What’s hot in beds this winter

There’s something irresistible about the smooth expanse of a plush hotel bed.

The views from your room may be sensational, the artwork Picasso-esque and the wifi lightning quick, but it’s the satin stripe bedding that really says ‘you’re on holiday’.

Gone are the days of patterned coverlets with the whiff of suspicious fluids lingering within their weave.

Today’s travellers lust after white, fresh and luxurious; whether they’re paying $100 or $1000 a night.

And they’re so devoted to nights in white satin that the latest fashion is to supersize that soft, stripy whiteness to epic new proportions.

Luxe feel

According to industry insiders, there’s a trend towards oversized linen on queen beds. It creates a luxe vibe and looks big and comfortable with a lovely overhang, so no-one is getting cold in the night because the covers don’t stretch over.

A survey of 2000 people conducted as part of the UK’s 2018 International Hotel Show reflects that penchant for big beds and luxe bedding. The Perfect Hotel Bedroom Report showed the majority of respondents prioritising big beds over big rooms, with king and super-king beds being sought by a massive 89 percent of respondents.

Those surveyed professed an appetite for ‘pure luxury’, even when travelling on a budget, but rated ‘vibe and feeling’ far more important than room size.

Interiors blog Style Curator lists luxe accessories and opulent finishes which take inspiration from ‘old Hollywood’ as one of the year’s hottest trends – think grey velvet bed heads and rich, plush throws.

That opulence doesn’t extend to mountains of scatter cushions, though. Accommodation houses are opting for fewer cushions that can be washed more readily, and guests say they are turned off by a plethora of pretty pillows.

Just 11 percent of the Hotel Show’s respondents felt an urge to see numerous cushions adorning their accommodation beds.

But while guests are opting for fewer pillows, they are becoming increasingly discerning about the ones they do want.

Bob in Rose Cottage may choose to rest his head on a brick, but Indira in the Honeysuckle Suite wants fluffy clouds.

Which is why pillow menus, once the domain of luxury hotels, are increasingly appearing in mid-price accommodation houses.

Textural notes

While ‘colour pops’ created by cushions, runners and artwork have long been the mode du jour, now texture and natural tones are in.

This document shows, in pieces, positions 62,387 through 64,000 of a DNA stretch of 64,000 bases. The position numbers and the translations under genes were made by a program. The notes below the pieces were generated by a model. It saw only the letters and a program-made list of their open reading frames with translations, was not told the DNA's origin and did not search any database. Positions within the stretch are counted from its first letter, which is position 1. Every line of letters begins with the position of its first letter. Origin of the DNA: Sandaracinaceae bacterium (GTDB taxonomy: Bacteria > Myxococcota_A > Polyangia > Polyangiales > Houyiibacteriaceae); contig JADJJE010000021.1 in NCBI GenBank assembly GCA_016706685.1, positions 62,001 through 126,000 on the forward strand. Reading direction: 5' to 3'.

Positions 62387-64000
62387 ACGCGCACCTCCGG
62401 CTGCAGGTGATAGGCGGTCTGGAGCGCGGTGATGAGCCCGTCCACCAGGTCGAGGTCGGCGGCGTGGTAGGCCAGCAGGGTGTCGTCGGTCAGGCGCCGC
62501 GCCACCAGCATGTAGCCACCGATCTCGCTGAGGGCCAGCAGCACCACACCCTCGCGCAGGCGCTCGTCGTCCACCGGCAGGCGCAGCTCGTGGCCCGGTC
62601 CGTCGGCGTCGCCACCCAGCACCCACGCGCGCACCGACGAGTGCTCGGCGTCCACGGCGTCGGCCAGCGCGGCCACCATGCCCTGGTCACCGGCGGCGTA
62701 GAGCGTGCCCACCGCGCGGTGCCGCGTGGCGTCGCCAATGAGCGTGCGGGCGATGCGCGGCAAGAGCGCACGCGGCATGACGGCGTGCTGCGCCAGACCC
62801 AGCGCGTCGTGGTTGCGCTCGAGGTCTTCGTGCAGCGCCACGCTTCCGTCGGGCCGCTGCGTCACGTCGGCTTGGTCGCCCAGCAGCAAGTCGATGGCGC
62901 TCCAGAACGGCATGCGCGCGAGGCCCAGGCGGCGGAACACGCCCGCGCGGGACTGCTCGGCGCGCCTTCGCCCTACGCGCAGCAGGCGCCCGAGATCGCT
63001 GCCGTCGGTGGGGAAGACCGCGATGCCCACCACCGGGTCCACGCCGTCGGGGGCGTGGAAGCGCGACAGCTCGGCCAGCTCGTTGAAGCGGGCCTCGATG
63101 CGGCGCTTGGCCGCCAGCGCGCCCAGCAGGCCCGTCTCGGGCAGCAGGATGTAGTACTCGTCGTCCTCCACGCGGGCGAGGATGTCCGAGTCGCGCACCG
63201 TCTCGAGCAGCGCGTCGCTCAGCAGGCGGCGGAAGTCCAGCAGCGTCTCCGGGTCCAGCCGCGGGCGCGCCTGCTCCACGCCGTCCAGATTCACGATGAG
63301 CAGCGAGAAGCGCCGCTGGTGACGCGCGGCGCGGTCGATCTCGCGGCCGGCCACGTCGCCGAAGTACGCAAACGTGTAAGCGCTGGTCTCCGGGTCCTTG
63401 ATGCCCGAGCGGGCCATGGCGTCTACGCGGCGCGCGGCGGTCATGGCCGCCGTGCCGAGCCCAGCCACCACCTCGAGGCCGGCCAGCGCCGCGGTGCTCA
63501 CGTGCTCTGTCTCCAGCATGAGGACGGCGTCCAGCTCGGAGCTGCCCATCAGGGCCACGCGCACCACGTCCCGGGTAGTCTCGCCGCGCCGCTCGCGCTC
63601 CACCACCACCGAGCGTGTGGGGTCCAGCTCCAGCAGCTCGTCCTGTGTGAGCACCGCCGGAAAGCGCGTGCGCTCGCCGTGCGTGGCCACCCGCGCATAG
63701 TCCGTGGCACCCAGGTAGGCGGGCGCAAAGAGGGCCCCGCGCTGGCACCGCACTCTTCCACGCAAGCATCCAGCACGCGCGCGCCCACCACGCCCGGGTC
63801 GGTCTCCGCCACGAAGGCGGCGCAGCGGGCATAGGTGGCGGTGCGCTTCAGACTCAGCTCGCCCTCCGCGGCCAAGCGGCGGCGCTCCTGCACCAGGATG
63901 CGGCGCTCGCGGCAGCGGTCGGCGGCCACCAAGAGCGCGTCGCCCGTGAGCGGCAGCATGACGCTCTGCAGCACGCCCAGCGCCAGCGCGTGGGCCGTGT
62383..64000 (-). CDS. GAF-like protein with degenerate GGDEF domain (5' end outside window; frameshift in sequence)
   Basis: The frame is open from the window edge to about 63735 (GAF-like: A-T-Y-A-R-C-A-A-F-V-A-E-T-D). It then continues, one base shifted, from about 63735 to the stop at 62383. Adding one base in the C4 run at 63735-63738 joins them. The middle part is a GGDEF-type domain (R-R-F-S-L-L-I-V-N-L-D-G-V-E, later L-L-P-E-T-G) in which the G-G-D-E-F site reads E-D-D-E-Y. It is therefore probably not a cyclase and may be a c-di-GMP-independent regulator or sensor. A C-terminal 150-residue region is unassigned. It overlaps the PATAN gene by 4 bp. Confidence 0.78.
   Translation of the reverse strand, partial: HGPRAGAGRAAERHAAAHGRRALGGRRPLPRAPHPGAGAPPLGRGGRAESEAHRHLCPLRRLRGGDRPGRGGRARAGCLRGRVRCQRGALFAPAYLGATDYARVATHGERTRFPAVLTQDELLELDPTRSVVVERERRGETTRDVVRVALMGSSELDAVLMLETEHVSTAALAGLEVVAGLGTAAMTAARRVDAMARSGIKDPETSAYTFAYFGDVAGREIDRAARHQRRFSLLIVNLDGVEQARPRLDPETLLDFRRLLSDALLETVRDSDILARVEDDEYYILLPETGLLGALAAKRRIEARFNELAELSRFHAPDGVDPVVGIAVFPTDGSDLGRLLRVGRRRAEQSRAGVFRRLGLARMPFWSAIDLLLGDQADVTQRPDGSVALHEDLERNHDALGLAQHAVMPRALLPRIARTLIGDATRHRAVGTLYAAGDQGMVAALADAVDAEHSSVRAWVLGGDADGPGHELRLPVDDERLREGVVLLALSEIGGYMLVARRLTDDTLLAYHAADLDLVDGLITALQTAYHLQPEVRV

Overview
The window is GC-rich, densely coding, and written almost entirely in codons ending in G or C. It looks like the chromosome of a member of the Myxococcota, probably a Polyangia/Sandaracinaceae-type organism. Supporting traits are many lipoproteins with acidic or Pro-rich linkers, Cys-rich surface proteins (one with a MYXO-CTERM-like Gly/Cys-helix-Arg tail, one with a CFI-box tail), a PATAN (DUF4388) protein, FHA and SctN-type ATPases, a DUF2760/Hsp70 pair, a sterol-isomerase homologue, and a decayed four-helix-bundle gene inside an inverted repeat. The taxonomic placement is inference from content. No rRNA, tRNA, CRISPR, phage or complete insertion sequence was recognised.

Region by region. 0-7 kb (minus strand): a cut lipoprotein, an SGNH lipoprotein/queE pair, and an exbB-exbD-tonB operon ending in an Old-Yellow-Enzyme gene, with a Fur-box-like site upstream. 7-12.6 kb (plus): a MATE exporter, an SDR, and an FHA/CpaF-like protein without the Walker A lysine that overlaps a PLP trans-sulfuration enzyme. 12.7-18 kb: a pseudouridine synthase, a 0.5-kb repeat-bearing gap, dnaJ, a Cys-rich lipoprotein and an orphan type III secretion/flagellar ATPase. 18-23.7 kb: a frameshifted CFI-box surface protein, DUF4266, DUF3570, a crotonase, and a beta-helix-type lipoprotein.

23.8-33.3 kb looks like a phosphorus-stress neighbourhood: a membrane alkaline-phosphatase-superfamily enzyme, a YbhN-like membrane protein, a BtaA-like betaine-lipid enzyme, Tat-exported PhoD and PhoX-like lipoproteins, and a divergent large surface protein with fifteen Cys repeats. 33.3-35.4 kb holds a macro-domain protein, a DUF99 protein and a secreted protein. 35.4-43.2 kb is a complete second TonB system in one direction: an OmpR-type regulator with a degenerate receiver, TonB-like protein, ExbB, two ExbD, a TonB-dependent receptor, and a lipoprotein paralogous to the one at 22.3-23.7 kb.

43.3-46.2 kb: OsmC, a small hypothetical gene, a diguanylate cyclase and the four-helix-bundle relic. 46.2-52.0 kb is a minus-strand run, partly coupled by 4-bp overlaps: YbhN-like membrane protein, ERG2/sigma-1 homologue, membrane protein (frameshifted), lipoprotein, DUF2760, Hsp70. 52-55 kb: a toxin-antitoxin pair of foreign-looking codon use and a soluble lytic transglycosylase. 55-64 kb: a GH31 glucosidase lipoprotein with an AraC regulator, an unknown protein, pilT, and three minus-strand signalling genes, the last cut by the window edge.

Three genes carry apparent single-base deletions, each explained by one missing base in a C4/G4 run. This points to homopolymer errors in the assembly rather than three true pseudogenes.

An insider told Accomnews that to introduce colour elements, some accommodation houses were combining the triple sheet method with waffle-weave blankets to add texture and warmth.

According to Style Curator, the latest look is named Nordic-coastal and is all about mixing textures and materials to create interest – a kind of Hamptons/Scandic mashup.

Knotted rugs, hides, linen, rattan, timber and quilted or leather fabrics are all used to create texture over a base of white, sand, or grey tones.

Natural focus

Nature is an enduring design inspiration when it comes to accommodation, and the outdoors is touted as a major influence indoors in 2018.

According to the Perfect Hotel Bedroom Report, guests are looking for a neutral palette paired with natural wood to help create a sense of cleanliness and peace when it comes to accommodation decor.

The textural styling of Nordic-Coastal embraces natural elements as a central element of its light and airy Scandinavian feel.

While dark wood mahogany features in glamour-inspired design this year, at the other end of the scale rustic wooden furniture and nature-inspired art, including fabrics featuring flora and fauna, are also inspiring current accommodation décor.

The triple sheet treat

All of these trends, though, are dwarfed by the giant consensus of 2018 – that white linen still rules supreme.

Accommodation houses are using triple sheeting in ever-increasing numbers, while luxury homes and boutique hotels are stocking up on satin stripe doona covers.

Triple sheeting allows accommodation providers to creating a luxurious-looking bed with three flat sheets and a doona, quilt or blanket. By simply replacing the sheets, two of which sandwich and protect the quilt from contact, it saves time and money involved in purchasing and laundering expensive bedspreads.


Triple sheeting also provides a sanitary environment for a clientele increasingly concerned with cleanliness.

Bedding unlikely to have been washed since the days of A Country Practice – from grainy coverlets to yellowed bed skirts – no longer passes the guest smell test. White looks and feels clean.

As new materials and fabrics for bedding come into the retail sector, reports that guests have come to expect similar products when they stay in hotels.

For example, some high-tech retail bedding products do more than just keep guests warm at night. They draw moisture away from sleeping bodies and are designed with anti-microbial properties.

The focus on hygiene means guest not only expect their white sheets to be sparkling fresh, but that those luxe throws and earth-toned waffle-weaves must be washable as well as beautiful.

Cushion and pillow covers must be capable of a machine wash and the inserts themselves must also be made from a washable material, meaning foam is out.

Aside from cleanliness, though, there are other advantages to white linen.

For a soft upgrade, you only need to replace cushions and runners to create significant change – whether your bent is for luxe or Nordic-coastal finishes.

And when it comes to housekeeping, cleaners will be singing your praises for the ease of bed changes involving only one colour, while commercial laundries are increasingly resistant to stocking and washing linen which is anything but white.

Kate Jackson

Kate Jackson was the former editor of Accomnews.

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